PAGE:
How To NOT Make Fresh Mozzarella Cheese

Spring is here…summer is coming…you can already taste those ripe, meaty tomatoes growing in your garden…


Caprese salad…garden tomatoes so fresh they still think they are on the vine, aromatic basil freshly picked and creamy HOMEMADE mozzarella cheese all drizzled with olive oil and balsamic.

That was me today. I was already tasting this summer meal before I even decided to attempt to making fresh mozzarella.

What could be so hard? Milk, citric acid, rennet, kosher salt…a few pots, a thermometer and some cheesecloth. I had it all. I could DO this, right? Wrong.



So, to save you some headache, here’s what NOT to do when you think you’re going to pump out some luscious mozzarella on the first try (and if you do, don’t tell me about it.)


Do not use Junket Rennet tablets. Although, the box says you can use it for cheese making, apparently the rennet is not really strong enough to make a nice, firm cheese curd. I found this out AFTER I noticed my milk was not curdling in an allowable amount of time.


When your cheese looks like this, instead of a smooth, thick custard, do not think you can just mix up an extra tablet of Junket Rennet and all will be okay. It’s already jacked up by this point.


 With high hopes of the extra rennet working, cutting through said curds with a knife does not mean you have a “clean break.” After thinking, “It only needs more time to set up,” it’s still not going to work. The required 5 to 7 minutes turned into 2 hours and I ultimately did not have the smooth custardy curds I was looking for. The only result was thicker pin-head curds.


 Most importantly, do NOT buy regular grocery store milk, especially if it’s on markdown for $1.99. (Hey, I wanted to do a trial run on the cheap…whatever.) I already knew I could not use ultra-pasteurized milk, but this was just pasteurized. Apparently, even regular pasteurized milk is brought to such high heat that it’s not good for cheese making. Who knew? After some internetz research, I found THIS to be a picture of milk that has been over-heated.

What’s good in all of this? Well, if you happen to get to this stage, you can still use salvageable curds, mix them with some herbs and use as a cheese spread. Though, I didn’t even have enough to do that; they just dissolved upon straining. To justify the waste, I fed it to the compost pile.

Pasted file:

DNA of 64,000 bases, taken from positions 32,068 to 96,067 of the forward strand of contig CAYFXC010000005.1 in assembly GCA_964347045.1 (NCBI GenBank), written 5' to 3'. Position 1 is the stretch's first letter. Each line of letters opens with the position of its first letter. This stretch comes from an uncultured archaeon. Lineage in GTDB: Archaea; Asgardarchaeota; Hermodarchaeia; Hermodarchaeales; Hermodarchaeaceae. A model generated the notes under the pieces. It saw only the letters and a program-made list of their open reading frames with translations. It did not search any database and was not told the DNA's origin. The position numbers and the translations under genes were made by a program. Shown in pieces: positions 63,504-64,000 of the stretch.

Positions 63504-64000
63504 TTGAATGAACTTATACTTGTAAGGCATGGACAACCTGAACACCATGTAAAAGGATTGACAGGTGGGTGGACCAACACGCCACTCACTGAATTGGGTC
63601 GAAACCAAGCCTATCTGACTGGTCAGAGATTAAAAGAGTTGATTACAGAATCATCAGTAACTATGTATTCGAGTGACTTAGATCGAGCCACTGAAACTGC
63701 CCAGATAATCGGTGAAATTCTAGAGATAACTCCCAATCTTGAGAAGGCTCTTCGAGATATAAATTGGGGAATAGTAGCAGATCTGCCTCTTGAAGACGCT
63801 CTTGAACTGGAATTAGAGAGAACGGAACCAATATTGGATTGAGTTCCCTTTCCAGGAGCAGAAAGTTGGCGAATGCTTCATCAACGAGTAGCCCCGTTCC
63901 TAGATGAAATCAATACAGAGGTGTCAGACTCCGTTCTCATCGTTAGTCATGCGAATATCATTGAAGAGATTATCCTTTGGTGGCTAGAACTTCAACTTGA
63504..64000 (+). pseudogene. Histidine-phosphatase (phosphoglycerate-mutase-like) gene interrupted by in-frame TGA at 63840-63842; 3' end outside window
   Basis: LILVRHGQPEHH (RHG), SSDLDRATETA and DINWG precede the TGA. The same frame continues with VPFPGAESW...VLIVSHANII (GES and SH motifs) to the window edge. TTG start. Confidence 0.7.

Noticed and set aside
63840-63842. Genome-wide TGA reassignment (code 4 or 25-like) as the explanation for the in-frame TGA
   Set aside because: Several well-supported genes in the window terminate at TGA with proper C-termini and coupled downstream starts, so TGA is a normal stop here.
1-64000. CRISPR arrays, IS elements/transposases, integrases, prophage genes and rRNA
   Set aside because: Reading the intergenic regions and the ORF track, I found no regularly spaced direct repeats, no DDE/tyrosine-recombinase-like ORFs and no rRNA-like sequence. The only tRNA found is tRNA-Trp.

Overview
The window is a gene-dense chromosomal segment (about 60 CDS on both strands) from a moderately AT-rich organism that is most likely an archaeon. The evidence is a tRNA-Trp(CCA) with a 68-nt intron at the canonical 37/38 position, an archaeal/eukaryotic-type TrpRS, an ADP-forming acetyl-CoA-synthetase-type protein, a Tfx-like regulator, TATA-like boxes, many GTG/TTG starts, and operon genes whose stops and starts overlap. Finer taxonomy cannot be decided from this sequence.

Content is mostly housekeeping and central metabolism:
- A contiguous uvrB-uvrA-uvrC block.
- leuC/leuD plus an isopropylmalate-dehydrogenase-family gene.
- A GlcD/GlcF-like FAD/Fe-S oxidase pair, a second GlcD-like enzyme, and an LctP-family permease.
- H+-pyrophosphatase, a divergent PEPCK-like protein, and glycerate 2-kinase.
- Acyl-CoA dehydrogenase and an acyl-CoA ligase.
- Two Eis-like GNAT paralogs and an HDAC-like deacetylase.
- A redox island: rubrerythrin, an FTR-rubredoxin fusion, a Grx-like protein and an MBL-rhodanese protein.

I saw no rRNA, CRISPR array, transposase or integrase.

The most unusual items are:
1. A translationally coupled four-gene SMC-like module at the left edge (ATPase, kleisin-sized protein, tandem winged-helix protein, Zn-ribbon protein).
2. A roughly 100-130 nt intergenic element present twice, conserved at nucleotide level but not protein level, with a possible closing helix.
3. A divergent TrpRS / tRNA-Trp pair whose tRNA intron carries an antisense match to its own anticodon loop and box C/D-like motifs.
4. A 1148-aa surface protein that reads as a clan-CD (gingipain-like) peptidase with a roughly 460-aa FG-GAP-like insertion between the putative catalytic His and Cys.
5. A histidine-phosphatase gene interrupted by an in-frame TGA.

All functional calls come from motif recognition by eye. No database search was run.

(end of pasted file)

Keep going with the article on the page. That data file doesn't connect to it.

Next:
What did I learn? Well…

  • I need to find fresh milk. It sounds like raw milk is the way to go, if you can find it.
  • I need to find cheese making rennet, not Junket tablets.
  • Don’t be a cheapskate. I wasted more time and effort than it was worth.
  • Patience. (I have none…maybe Craigslist has a bundle?)
  • Screwing things up only makes you better as it allows you to understand the process and troubleshoot more clearly.
  • Most of all, I learned that I HATE TO FAIL.

Round two, coming up…

(I do need to give a shout-out to Chef Chris, @MyFavoriteChef on twitter, for giving me a bit of insight and encouragement on this endeavor!)


18 Responses to How To NOT Make Fresh Mozzarella Cheese
  1. jennydecki
    May 7, 2013 | 2:51 PM

    Commercially available organic milk I’ve always used for my yogurt and whatnot that turned out divine is Super Natural Milk ( The stuff works like a CHARM. It’s batch-pasturized but it’s not homogenized. This is a non-compensated comment. LOL

    • Toni
      May 7, 2013 | 2:55 PM

      Oh…I’ve seen Super Natural before. Maybe my upcoming trip to Whole Foods will fulfill the need. (non-compensated reply)

  2. Paige Worthy
    May 7, 2013 | 2:51 PM

    Amazing entry — a heartbreaking tale of disappointing curds and failed cheese… AND BUILDING THE COURAGE TO BEGIN ANEW WITH FRESH MILK AND SUPERIOR RENNET.

    • Toni
      May 7, 2013 | 2:53 PM

      Paige, I big fat heart you. <3

  3. Jen
    May 7, 2013 | 2:55 PM

    Pin-head curds sound very appropriate for something that threw your project off the rails!

    I’ve read elsewhere (as you no doubt did) that grocery store milk works fine as long as it hasn’t been “UHT” pasteurized. I’m disappointed to see that may not be true. I don’t think I’d feel safe making and eating stuff with raw milk, so if what you’re saying is true and I can’t use any pasteurized milk, my cheesemaking dreams may have to die.

    • Toni
      May 7, 2013 | 3:02 PM

      That’s what I thought too! I don’t even buy regular milk, only organic. But, for this “trial” I didn’t want to get all spendy (just in case of failure.) Not only was it Dean’s whole milk, but it was also marked down…which means it wasn’t even close to fresh. I whammied myself front to back on this one. LOL I’ll be honest, I’m a raw milk skeptic myself. I mean, it all makes sense and stuff…I just think I’ll start with something more “fresh” then, maybe, move to something more “raw.” We’ll see :)